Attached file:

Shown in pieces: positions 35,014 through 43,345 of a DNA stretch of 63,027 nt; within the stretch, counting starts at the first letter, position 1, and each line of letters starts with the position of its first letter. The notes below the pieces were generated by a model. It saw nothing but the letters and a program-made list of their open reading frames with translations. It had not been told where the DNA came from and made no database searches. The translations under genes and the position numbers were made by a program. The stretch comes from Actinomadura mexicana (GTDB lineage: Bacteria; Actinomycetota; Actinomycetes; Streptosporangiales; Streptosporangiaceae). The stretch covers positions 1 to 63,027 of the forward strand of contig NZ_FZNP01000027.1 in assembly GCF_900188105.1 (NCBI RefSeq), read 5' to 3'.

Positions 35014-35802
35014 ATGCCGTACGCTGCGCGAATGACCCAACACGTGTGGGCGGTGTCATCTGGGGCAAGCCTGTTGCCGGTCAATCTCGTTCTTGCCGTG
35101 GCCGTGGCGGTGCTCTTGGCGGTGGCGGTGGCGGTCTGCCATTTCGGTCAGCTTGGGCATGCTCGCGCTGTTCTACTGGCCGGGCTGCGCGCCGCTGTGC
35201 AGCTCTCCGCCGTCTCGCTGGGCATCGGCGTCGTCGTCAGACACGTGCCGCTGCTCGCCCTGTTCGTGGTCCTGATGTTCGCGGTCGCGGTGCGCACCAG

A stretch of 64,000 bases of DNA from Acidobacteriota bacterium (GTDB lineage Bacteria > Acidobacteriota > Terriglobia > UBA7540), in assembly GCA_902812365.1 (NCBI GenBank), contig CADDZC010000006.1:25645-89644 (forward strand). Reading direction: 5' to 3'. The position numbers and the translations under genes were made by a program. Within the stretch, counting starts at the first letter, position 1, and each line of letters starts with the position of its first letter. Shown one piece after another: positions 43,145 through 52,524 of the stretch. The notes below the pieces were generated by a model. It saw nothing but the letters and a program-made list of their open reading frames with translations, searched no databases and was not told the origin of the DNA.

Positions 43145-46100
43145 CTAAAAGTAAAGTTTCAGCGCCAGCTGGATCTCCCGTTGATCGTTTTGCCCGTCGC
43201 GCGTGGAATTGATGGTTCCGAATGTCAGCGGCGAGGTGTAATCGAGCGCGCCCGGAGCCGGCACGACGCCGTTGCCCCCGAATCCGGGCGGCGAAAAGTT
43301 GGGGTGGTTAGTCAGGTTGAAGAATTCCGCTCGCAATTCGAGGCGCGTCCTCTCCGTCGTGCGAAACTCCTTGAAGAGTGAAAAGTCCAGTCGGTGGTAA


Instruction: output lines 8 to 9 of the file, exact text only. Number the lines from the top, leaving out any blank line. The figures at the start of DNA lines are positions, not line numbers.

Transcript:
43145 CTAAAAGTAAAGTTTCAGCGCCAGCTGGATCTCCCGTTGATCGTTTTGCCCGTCGC
43201 GCGTGGAATTGATGGTTCCGAATGTCAGCGGCGAGGTGTAATCGAGCGCGCCCGGAGCCGGCACGACGCCGTTGCCCCCGAATCCGGGCGGCGAAAAGTT